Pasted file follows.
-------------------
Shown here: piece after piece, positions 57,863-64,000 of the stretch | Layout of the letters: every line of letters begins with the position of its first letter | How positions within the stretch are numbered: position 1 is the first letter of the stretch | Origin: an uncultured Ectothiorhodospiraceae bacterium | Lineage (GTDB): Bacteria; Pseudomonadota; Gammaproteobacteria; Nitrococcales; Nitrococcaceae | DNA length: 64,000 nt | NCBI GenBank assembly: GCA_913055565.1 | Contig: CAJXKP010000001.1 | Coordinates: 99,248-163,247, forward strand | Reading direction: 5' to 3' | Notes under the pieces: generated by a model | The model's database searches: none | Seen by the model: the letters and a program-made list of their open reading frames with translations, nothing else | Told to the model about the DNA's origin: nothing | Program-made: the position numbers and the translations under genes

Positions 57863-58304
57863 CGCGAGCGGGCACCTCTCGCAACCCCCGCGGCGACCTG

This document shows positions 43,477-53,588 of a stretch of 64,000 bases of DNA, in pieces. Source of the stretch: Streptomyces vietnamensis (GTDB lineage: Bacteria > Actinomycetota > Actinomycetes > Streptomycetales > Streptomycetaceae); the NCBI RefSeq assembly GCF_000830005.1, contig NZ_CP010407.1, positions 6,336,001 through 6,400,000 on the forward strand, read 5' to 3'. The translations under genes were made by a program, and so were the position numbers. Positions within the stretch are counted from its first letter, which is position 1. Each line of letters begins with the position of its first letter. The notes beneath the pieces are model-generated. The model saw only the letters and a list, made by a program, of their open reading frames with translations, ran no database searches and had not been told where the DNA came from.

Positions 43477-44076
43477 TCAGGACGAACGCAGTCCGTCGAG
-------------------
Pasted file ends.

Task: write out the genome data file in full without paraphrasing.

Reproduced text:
Shown here: piece after piece, positions 57,863-64,000 of the stretch | Layout of the letters: every line of letters begins with the position of its first letter | How positions within the stretch are numbered: position 1 is the first letter of the stretch | Origin: an uncultured Ectothiorhodospiraceae bacterium | Lineage (GTDB): Bacteria; Pseudomonadota; Gammaproteobacteria; Nitrococcales; Nitrococcaceae | DNA length: 64,000 nt | NCBI GenBank assembly: GCA_913055565.1 | Contig: CAJXKP010000001.1 | Coordinates: 99,248-163,247, forward strand | Reading direction: 5' to 3' | Notes under the pieces: generated by a model | The model's database searches: none | Seen by the model: the letters and a program-made list of their open reading frames with translations, nothing else | Told to the model about the DNA's origin: nothing | Program-made: the position numbers and the translations under genes

Positions 57863-58304
57863 CGCGAGCGGGCACCTCTCGCAACCCCCGCGGCGACCTG

This document shows positions 43,477-53,588 of a stretch of 64,000 bases of DNA, in pieces. Source of the stretch: Streptomyces vietnamensis (GTDB lineage: Bacteria > Actinomycetota > Actinomycetes > Streptomycetales > Streptomycetaceae); the NCBI RefSeq assembly GCF_000830005.1, contig NZ_CP010407.1, positions 6,336,001 through 6,400,000 on the forward strand, read 5' to 3'. The translations under genes were made by a program, and so were the position numbers. Positions within the stretch are counted from its first letter, which is position 1. Each line of letters begins with the position of its first letter. The notes beneath the pieces are model-generated. The model saw only the letters and a list, made by a program, of their open reading frames with translations, ran no database searches and had not been told where the DNA came from.

Positions 43477-44076
43477 TCAGGACGAACGCAGTCCGTCGAG